Mainstream Popularity

Texas Road Gambler Doyle Brunson literally wrote the book on poker strategy. In his 1978 poker bible entitled Super System, he explained the strategy, statistics, probability, and psychology of the game. He specifically detailed poker behavior in a way it had never been explained before. Brunson detailed his personal guide to discovering the ‘tells’ of his opponents, the slight changes in expressions or body language that give away an opponent’s bluff or hand contents. The book revolutionized the way people viewed the game of poker, and its popularity exploded.

In movies and television, Texas Hold’em was usually the game the pros were playing. In the 1998 film ‘Rounders,’ a game about traveling poker professionals (played by Edward Norton and Matt Damon), Texas Hold’em found a new audience in the movie theaters, and soon the whole world knew about the popular game—and the types of people who play it. In the 2006 James Bond film ‘Casino Royale,’ Texas Hold’em takes center stage in the casino scenes. In the 1953 book version, it was Baccarat.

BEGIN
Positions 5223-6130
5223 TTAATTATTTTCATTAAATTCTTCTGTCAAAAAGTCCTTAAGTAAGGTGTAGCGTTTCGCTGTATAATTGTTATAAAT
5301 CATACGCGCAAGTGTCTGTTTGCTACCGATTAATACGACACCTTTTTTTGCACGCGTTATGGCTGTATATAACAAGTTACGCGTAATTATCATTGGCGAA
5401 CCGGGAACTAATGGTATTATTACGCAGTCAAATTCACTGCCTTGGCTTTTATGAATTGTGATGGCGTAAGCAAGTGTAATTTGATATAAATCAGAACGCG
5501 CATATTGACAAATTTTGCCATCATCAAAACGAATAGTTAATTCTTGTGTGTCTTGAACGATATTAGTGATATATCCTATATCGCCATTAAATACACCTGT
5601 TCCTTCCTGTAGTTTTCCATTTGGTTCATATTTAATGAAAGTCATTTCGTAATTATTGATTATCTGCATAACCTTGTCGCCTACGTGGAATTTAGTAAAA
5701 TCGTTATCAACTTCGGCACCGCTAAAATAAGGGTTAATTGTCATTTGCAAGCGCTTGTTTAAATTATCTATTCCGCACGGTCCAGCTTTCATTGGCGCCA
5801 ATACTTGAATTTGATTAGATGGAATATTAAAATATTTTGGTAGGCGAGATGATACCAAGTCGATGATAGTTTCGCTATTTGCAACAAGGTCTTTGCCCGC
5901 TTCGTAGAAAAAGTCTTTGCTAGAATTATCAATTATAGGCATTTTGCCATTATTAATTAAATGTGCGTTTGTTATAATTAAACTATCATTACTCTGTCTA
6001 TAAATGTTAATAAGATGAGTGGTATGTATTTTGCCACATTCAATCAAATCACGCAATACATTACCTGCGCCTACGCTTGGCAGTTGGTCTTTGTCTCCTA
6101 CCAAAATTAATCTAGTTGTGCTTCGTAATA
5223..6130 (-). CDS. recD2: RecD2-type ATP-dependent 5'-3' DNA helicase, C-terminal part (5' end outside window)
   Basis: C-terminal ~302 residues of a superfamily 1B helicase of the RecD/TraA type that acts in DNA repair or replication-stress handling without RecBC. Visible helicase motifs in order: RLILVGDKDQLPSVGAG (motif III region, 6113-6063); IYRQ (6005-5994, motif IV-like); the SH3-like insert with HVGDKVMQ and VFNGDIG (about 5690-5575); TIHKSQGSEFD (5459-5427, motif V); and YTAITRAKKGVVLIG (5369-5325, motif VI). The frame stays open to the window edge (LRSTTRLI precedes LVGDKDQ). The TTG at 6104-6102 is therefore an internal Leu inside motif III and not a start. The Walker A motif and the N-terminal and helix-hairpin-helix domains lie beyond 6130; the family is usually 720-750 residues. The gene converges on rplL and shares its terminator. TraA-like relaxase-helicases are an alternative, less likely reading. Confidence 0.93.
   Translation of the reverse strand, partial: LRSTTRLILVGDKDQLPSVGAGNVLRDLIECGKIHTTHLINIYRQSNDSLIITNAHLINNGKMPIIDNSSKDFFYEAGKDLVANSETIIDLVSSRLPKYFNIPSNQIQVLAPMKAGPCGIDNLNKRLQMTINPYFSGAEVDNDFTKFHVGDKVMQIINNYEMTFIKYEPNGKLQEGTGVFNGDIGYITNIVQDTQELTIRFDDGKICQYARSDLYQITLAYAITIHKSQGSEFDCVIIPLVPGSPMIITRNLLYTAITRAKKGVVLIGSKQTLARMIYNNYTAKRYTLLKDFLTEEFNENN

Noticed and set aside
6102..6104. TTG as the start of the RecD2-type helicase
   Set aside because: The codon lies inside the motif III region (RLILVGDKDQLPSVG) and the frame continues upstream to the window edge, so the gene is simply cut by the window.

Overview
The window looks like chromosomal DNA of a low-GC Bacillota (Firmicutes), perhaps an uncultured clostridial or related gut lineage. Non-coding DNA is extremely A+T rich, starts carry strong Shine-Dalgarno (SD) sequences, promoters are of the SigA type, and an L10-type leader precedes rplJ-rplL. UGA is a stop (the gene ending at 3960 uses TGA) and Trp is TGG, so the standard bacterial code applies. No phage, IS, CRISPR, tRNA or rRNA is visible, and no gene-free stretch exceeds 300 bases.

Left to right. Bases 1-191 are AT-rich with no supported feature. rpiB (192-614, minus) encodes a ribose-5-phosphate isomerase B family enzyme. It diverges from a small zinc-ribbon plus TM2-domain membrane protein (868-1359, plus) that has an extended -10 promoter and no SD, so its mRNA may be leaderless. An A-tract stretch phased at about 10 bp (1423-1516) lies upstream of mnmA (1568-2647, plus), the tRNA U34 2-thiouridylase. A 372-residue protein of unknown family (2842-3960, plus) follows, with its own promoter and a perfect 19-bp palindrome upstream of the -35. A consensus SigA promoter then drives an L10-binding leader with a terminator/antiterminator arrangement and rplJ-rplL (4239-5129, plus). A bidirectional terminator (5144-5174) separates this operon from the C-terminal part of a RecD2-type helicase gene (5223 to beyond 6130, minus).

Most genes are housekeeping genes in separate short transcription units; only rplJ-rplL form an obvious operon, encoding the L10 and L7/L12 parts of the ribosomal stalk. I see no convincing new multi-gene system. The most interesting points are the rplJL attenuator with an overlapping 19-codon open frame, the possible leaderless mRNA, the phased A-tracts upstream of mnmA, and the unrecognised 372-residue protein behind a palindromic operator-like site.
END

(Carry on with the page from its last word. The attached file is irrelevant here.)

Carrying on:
Online Gambling

Nothing contributed to the popularity of Texas Hold’em like online gambling. Unlike a deck of cards slowly making its way from the dusty towns of Texas to the Sands and Dunes of Vegas, the internet gave everyone access to poker. As gambling is only legal in specific places, it took decades for games like Texas Hold’em to hit the mainstream. But with the advent of online casinos, a new generation of poker players could play online for real money. They could even practice for free first, and perfect their skills before plunking down any actual cash. This gave new gamblers the confidence to try many kinds of games they wouldn’t ordinarily play.